Why YA dystopias never got good

maze runner

There are so many problems with Young Adult post-apocalyptic dystopia franchises. Here is why they were popular for the last few years but were doomed from the start to ever reach any levels of quality.

They got popular because the main demographic, teens, brought in so much money for these franchises, and they were built on the success of popular book series. All the teenage angst and the you-against-the-bad-adult-world feelings that these series provoked really struck a chord with the youngest of that demographic. The main characters were some kind of everyday heroes who finally realized some sort of inner power and finally meant something to the world they lived in, and teenagers personify with that immensely.

I’ll tell you the problem that underlies everything. The book writers and screenwriters try to pander the movies to “the teenage mind” and they have a strong idea about what “the teenage mind” wants. The tragedy is that this isn’t necessary. I’ll explain.

The post-apocalypse setting was never something realistic like The Road (2010), no, it always had some extreme features. The setting always had a fascist dictatorship run by heartless adults who did bad things to teenagers. Look here: In The Hunger Games (2012), adults segregated the world and made teenagers fight each other. In Divergent (2014), adults told teenagers how to be and abandoned the ones they didn’t like. In The Maze Runner (2014), adults locked teenagers up and threatened their lives in some kind of experiment. The science fiction element was always pulled into the extreme and impossible to take seriously. The first problem was that logic was discarded to adapt the setting to what is supposed to be “the teenage mind”.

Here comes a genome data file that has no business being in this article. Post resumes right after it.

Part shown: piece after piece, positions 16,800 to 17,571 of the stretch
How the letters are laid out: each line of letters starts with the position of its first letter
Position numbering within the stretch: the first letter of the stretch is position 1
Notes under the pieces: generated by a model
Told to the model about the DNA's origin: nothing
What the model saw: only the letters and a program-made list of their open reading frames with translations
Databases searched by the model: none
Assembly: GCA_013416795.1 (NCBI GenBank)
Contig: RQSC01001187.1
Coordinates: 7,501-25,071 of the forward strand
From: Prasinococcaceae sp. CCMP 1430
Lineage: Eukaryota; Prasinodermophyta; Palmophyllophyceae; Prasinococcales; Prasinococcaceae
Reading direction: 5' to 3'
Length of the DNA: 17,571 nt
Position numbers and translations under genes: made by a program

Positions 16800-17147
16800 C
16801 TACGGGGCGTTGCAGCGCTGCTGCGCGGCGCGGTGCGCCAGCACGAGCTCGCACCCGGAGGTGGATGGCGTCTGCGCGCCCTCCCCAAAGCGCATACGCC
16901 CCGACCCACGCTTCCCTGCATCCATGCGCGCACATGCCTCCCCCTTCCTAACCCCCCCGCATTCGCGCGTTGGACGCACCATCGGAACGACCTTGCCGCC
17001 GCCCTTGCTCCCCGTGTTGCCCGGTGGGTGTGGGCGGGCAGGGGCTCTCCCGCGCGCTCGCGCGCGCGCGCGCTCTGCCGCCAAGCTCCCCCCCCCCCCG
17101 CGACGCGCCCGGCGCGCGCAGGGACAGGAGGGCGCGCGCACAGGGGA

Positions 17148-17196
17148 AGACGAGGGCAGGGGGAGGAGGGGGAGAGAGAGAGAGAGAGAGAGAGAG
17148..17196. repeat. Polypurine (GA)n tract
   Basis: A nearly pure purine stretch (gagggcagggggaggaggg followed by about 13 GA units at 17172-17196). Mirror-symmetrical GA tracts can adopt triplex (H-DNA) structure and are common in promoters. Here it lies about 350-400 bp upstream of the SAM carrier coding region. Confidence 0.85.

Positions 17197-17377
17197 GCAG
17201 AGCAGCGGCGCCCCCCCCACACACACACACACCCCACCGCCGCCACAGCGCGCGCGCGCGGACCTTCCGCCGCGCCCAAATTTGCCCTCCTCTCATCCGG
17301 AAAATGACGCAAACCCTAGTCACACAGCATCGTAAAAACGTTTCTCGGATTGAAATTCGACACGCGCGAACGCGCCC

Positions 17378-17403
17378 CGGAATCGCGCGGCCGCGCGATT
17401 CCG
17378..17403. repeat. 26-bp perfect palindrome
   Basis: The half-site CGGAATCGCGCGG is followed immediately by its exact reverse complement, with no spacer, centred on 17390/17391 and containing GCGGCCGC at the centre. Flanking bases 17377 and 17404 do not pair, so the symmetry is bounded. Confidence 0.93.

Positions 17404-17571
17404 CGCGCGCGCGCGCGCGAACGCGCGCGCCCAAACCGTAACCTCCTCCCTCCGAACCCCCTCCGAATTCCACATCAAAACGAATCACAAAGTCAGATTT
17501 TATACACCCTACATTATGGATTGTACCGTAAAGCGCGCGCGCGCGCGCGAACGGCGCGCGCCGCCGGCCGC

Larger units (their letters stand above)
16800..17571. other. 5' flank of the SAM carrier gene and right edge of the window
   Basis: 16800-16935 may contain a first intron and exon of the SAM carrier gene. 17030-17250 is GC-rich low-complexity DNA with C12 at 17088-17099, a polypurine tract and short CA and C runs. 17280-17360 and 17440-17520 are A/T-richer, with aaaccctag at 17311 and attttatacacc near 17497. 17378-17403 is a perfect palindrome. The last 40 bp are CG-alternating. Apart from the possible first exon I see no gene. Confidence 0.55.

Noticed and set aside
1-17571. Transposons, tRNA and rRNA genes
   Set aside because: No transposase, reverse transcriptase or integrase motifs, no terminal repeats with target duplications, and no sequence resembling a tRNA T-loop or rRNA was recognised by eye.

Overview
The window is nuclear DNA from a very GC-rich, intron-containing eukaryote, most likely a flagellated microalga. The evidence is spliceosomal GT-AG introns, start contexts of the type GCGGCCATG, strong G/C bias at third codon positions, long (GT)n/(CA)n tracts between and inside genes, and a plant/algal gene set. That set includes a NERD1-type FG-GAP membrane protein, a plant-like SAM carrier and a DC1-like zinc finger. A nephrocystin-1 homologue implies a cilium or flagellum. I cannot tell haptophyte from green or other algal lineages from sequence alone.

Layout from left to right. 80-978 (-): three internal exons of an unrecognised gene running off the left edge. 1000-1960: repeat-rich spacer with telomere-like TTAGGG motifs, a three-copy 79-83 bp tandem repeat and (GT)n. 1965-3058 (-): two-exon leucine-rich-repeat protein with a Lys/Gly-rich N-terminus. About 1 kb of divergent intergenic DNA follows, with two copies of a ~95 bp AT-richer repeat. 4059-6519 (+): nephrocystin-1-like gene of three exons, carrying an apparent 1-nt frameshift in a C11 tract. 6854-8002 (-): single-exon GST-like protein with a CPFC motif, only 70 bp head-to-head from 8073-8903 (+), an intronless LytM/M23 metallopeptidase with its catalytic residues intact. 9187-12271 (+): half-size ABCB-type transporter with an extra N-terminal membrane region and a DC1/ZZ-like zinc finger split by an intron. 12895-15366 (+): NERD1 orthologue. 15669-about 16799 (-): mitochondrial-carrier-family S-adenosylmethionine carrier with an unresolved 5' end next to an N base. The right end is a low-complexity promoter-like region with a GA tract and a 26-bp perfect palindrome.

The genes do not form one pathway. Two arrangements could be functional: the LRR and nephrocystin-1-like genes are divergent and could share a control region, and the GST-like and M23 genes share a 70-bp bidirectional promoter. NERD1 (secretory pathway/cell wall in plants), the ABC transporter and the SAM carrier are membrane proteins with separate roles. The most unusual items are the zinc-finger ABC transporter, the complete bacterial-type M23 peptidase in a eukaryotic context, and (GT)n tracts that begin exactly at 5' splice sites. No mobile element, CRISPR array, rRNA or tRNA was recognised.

Besides world-building, characterization also brought things down. You could describe a movie such as Insurgent (2015) as dumb teenagers fighting. All emotions were dialed to 11 and hormones raged through the characters. Everyone yelled, cried or stared dumbstruck. Good common sense, thinking things through and dealing well with emotions was never really part of those stories. Instead, we got a lot of drama and bad communication because of the way the characters were written.

These three big franchises are wrapping up by now. The final installment of The Hunger Games will be out soon, and both Divergence and The Maze Runner have now presented their middle parts and all that remains is their conclusions. As much as we wanted these films to be big and meaningful, as much as teenagers have been screaming in anticipation, the movies are so much focused on presenting rather childish simplifications of the world for the target demographic that any hope for a really good story was doomed from the start.

The thing is, you don’t need to go this far in pandering to a demographic to make a movie successful. To take two extreme examples, Star Wars and The Lord of the Rings are not Young Adult movies, but are nevertheless highly appreciated by the teenagers who watch them. But there seems to be some kind of Young Adult mindset that warps stories to something that only teenagers can enjoy. That is a step down, a loss of potential.

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One Response to Why YA dystopias never got good

  1. Pingback: Maze Runner: The Scorch Trials (2015) | A Sky of Books and Movies

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